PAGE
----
25.
The glorious check list-take a good look at your camera before heading out. Check that you have the correct ISO level, check that the camera on AF (auto focus) or MF (manual focus) before heading out. Check the battery level as well as the memory card memory, i have gone out once and had to throw away a whole batch of photos because i had forgotten to change the ISO from 800 to 100, all i ended up with some very noisy pictures that couldn't be saved.

Thats all for now, will be hopping in later today and sharing a tutorial on how to straighten those images in Photoshop. I hope this came to helps at least some of you!

2 comments:

ice said...

Hello, I would just like to say I find your blog very interesting to read, found it a couple of days ago on DPS, and I keep reading it ever since :) Keep up the good work :)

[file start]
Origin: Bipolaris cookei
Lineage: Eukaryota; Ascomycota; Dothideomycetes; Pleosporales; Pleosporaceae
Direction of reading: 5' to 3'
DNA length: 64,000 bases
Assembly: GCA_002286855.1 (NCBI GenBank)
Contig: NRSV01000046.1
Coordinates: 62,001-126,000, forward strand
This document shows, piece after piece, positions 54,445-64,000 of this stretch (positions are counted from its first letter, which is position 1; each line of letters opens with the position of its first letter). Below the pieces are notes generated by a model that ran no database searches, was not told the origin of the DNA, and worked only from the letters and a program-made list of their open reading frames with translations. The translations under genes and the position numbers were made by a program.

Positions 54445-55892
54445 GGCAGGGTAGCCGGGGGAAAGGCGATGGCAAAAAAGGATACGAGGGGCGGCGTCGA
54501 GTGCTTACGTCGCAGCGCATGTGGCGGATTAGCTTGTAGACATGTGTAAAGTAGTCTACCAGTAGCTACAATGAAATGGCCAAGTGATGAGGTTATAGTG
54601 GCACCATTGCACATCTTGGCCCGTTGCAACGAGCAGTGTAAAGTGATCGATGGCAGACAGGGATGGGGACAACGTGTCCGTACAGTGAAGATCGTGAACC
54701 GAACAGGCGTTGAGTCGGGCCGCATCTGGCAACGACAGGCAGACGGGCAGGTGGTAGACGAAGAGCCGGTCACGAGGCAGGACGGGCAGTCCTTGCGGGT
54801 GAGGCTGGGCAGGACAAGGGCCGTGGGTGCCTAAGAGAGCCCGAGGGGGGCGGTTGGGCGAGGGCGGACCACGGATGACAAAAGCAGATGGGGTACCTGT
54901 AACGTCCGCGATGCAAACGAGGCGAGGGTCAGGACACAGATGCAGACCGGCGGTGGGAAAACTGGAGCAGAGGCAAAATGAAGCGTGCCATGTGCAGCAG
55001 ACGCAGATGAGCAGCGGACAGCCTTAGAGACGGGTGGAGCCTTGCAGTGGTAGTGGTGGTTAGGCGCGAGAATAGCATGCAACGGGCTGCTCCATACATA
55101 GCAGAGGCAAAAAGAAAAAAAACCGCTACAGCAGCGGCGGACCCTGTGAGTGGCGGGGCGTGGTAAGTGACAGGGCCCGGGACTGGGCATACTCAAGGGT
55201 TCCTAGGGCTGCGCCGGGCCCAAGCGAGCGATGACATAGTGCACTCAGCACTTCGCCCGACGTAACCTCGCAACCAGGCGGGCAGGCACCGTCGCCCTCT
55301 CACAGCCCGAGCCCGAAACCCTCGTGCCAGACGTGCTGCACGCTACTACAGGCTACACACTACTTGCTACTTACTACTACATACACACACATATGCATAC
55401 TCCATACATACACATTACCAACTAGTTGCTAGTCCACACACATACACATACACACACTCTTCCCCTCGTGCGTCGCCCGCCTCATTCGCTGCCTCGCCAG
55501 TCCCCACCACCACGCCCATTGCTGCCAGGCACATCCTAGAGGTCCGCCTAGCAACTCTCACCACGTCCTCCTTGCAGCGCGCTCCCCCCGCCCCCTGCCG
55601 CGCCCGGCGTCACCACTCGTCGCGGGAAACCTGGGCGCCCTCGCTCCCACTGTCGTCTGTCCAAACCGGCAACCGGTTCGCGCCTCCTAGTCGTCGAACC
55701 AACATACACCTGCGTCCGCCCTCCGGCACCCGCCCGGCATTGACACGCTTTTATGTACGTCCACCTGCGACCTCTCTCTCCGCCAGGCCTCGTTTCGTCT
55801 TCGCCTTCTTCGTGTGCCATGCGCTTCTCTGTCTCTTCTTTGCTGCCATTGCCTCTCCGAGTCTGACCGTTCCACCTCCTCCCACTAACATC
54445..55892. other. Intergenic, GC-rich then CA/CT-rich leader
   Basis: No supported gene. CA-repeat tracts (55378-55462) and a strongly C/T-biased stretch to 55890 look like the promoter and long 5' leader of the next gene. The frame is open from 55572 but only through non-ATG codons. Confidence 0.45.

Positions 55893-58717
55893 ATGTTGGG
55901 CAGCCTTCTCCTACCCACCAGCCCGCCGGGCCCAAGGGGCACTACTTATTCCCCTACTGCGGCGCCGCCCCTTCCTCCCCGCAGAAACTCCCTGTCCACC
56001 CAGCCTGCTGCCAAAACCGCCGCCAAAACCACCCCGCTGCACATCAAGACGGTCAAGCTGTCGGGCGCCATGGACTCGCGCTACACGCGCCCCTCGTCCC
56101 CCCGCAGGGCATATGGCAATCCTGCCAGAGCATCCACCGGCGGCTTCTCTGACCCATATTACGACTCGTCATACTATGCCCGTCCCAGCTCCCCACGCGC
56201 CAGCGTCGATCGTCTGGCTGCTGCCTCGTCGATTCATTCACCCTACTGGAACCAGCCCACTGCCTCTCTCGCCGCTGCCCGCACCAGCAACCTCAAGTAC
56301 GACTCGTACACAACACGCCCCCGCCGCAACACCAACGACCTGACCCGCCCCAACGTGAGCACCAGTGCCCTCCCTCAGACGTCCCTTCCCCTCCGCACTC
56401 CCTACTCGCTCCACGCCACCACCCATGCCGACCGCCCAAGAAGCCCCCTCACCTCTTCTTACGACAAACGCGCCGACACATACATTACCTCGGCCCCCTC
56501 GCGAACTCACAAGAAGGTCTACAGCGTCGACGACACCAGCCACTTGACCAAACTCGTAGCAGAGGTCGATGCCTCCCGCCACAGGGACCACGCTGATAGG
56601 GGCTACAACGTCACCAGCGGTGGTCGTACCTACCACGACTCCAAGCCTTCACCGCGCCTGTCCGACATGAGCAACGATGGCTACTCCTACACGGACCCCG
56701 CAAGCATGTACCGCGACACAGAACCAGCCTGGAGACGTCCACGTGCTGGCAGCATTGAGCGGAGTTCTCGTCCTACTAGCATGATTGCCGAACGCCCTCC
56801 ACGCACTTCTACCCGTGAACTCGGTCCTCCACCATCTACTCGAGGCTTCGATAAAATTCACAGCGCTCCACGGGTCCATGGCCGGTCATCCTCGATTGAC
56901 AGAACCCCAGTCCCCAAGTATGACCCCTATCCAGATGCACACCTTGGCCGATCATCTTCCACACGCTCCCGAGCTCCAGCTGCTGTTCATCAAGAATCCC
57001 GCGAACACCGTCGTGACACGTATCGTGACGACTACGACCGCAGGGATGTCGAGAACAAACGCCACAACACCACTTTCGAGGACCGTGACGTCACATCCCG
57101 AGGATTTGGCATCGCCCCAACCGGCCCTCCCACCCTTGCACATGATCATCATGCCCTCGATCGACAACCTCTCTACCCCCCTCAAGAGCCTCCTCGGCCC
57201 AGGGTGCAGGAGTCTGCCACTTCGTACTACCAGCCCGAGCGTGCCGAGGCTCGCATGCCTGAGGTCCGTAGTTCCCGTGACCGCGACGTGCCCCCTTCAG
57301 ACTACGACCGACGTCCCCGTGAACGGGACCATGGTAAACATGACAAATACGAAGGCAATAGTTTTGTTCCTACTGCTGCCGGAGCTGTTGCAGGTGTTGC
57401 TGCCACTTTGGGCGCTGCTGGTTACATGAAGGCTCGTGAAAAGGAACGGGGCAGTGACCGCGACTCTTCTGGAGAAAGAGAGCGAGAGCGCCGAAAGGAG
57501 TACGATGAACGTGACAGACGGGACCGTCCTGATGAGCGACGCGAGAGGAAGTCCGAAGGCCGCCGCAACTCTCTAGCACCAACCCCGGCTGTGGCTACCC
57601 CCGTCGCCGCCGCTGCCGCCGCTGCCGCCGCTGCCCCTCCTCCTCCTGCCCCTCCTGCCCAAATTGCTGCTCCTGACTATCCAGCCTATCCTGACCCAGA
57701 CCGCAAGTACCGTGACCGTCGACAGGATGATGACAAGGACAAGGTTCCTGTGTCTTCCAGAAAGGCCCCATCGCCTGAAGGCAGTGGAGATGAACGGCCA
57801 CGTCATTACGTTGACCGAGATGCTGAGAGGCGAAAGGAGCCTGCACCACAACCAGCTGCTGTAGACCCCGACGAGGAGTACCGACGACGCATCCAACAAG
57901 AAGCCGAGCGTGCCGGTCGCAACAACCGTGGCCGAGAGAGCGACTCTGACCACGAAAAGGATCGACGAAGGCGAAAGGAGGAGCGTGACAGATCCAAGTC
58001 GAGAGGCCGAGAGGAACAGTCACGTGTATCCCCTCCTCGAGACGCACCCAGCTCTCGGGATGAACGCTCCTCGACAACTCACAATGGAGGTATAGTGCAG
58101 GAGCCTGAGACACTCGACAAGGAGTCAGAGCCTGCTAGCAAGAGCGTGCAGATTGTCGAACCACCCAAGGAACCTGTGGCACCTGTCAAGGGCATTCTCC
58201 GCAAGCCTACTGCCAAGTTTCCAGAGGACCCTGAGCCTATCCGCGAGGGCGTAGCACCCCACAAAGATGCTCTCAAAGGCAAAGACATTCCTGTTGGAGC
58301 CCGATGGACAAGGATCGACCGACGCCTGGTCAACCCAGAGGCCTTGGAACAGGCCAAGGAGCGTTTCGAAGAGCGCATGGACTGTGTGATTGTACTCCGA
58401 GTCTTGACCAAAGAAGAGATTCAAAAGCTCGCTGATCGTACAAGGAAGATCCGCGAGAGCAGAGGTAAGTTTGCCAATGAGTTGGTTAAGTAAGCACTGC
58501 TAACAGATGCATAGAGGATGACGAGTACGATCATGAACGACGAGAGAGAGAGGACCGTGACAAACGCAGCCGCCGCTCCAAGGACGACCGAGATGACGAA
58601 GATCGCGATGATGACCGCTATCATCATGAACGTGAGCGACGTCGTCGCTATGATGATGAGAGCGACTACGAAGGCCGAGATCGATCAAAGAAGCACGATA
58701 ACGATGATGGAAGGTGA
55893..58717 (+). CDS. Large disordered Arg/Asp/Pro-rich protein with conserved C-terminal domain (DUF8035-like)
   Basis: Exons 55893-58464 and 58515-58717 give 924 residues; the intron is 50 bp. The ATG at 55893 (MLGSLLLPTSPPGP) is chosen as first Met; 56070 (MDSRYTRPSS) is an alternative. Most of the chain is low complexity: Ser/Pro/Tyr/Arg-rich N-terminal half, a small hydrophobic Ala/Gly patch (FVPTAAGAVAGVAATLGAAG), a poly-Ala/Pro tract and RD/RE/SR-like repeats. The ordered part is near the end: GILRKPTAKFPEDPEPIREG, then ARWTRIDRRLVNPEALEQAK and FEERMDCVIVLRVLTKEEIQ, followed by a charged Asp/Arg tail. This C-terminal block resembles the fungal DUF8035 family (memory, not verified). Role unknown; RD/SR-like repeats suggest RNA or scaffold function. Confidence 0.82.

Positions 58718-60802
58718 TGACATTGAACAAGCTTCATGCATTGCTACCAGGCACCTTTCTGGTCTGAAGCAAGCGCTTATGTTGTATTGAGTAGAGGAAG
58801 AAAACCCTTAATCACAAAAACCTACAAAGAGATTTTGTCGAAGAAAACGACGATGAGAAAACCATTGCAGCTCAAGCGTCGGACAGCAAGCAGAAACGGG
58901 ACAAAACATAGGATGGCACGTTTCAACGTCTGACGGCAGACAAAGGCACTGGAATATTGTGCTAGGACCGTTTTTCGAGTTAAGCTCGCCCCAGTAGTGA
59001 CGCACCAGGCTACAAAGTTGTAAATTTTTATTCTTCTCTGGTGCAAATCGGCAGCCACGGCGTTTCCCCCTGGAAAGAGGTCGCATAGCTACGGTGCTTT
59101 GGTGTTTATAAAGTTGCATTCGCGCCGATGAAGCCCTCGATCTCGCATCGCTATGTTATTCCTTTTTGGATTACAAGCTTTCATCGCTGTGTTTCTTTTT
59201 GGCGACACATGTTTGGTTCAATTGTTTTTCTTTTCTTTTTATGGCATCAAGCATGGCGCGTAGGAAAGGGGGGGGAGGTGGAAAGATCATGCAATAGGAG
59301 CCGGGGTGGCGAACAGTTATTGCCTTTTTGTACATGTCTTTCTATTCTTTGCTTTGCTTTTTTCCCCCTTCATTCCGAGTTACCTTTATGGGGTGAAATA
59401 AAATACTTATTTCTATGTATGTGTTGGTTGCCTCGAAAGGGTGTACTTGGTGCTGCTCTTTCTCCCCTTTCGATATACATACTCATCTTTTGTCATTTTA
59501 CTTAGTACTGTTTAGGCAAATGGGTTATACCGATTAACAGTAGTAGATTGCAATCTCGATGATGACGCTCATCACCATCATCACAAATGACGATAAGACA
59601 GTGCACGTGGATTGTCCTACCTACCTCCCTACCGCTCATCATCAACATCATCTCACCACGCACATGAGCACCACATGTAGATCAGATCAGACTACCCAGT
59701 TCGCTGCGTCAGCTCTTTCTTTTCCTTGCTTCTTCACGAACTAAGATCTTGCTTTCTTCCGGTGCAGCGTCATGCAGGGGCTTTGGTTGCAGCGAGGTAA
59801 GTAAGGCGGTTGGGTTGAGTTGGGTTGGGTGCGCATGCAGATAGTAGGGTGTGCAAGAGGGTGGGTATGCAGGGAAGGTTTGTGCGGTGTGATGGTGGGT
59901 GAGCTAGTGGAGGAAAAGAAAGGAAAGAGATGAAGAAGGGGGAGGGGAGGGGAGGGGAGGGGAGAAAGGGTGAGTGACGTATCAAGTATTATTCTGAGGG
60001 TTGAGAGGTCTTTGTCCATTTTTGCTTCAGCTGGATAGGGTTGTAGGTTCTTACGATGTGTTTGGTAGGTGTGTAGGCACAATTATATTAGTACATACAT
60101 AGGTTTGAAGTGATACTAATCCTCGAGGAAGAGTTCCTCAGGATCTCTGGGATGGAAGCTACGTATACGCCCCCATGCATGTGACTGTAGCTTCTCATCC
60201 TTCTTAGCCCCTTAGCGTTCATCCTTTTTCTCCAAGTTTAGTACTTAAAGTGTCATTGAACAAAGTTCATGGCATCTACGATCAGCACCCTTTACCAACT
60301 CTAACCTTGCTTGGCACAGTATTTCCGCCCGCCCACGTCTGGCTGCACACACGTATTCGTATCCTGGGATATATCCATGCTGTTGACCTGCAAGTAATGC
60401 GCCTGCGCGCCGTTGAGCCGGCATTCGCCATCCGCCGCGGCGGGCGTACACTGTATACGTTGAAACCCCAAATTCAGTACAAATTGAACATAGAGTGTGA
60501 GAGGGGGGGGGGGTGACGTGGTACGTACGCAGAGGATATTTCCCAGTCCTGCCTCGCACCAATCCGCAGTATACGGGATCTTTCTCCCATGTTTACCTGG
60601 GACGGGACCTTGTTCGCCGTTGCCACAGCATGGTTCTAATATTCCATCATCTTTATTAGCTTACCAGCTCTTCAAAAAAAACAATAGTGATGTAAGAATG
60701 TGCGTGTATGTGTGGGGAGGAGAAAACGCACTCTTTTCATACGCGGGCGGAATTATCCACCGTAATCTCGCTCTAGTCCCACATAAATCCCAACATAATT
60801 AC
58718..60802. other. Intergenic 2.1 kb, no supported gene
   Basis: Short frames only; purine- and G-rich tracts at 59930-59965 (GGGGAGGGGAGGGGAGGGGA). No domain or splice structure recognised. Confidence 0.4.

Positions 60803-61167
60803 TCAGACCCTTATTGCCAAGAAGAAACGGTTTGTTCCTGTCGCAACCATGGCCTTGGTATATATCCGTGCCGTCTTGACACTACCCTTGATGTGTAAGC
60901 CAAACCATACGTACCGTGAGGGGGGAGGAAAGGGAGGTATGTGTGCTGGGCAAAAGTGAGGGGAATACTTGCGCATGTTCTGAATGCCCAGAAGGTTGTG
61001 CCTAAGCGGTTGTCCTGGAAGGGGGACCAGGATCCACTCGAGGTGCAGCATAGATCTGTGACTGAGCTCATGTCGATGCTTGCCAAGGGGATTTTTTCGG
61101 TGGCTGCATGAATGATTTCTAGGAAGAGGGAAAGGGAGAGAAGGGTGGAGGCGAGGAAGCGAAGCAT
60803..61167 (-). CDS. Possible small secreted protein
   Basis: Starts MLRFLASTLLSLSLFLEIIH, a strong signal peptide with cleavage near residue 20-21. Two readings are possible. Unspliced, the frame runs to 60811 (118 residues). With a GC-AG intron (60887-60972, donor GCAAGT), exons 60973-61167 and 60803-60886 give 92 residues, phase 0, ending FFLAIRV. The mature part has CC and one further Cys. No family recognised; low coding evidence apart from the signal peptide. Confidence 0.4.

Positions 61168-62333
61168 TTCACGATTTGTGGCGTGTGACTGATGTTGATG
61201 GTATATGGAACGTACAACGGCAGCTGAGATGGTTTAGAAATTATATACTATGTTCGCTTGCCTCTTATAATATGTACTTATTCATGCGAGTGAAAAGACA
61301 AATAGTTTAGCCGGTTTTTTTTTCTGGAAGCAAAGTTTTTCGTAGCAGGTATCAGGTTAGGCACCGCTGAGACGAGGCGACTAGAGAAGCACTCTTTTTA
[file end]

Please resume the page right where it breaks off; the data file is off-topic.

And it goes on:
One question, if I may. I am interested in getting an external flash aswell, and except for the price difference, I still don't know what's the big difference between SB-600 and SB-800 ... did you ever have the chance to play with the 800 ?

Alexander Blacker said...

Hey Ice,

Thanks for reading, i m glad that you are enjoying it! Did you learn anything? If so feel free to share and i can post the results (image) up here if you want to! I will try to keep up.

As far as it comes to using the 800, i have never had the chance, but i m VERY VERY happy with my 600 its a really great flash and its very cheap compared to the 800 which is about twice the price.

I just posted some info about the two flashes (i have a feeling that its a tad confusing) but i think some people will understand. I hope that helps you some how.

Feel free to comment anything else!